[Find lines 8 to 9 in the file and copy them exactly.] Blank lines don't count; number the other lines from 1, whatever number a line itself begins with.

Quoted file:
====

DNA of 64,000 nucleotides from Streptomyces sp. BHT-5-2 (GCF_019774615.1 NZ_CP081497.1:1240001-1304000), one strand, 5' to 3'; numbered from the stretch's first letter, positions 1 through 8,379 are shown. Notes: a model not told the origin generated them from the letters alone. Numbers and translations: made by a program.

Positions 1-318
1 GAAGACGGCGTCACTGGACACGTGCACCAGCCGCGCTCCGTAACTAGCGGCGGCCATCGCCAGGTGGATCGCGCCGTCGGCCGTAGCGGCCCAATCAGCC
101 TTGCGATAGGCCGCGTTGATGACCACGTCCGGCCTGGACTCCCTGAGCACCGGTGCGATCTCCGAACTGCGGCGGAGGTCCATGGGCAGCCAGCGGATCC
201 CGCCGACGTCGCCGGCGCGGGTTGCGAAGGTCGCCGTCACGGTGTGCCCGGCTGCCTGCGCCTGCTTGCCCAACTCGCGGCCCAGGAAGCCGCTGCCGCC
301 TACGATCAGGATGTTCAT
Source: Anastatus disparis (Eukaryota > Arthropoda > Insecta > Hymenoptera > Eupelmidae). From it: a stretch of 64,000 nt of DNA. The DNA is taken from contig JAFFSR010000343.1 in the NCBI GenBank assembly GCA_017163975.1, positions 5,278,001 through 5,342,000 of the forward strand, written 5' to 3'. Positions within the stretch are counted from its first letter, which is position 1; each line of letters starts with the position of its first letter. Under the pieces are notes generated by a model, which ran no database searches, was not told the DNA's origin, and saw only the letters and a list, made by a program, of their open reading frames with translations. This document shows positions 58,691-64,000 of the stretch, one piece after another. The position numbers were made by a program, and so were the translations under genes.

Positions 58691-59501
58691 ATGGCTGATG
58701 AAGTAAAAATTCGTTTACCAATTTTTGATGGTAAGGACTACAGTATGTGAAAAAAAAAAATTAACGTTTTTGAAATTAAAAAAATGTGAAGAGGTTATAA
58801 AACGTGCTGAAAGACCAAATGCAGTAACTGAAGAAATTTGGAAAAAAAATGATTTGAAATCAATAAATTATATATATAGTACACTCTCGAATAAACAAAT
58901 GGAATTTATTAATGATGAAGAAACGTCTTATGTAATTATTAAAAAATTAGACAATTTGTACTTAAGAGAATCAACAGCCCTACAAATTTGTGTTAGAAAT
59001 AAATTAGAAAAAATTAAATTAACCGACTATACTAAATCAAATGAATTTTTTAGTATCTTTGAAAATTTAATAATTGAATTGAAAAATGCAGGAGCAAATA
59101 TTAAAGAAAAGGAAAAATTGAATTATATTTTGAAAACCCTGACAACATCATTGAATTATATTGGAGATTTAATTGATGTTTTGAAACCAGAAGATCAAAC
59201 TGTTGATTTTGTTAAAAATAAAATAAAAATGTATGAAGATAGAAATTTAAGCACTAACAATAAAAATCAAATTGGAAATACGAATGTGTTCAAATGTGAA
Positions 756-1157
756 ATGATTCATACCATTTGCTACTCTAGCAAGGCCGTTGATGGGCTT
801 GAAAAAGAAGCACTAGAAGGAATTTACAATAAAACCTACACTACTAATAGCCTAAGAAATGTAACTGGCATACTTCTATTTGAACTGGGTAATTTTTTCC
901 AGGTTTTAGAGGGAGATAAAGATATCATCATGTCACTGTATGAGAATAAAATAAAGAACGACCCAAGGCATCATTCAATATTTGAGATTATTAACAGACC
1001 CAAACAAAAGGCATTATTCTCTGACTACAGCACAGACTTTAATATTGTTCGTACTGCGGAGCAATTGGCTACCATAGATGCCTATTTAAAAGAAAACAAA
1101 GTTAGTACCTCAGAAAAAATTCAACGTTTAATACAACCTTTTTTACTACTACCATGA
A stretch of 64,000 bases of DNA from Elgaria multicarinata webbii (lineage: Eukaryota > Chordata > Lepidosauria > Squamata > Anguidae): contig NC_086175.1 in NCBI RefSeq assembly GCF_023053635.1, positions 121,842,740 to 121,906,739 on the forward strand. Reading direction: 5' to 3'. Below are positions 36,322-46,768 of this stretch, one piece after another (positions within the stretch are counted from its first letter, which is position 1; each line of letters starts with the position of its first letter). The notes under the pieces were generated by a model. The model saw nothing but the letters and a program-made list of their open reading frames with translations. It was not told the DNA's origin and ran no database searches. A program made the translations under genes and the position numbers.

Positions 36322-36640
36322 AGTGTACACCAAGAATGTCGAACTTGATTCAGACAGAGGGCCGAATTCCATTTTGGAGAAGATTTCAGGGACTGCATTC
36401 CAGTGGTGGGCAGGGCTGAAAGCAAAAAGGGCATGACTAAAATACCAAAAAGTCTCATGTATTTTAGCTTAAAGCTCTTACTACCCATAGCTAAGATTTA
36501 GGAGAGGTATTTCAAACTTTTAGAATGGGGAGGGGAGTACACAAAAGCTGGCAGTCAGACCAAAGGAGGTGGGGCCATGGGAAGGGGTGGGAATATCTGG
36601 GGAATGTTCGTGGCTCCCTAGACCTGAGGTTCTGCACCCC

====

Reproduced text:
Positions 58691-59501
58691 ATGGCTGATG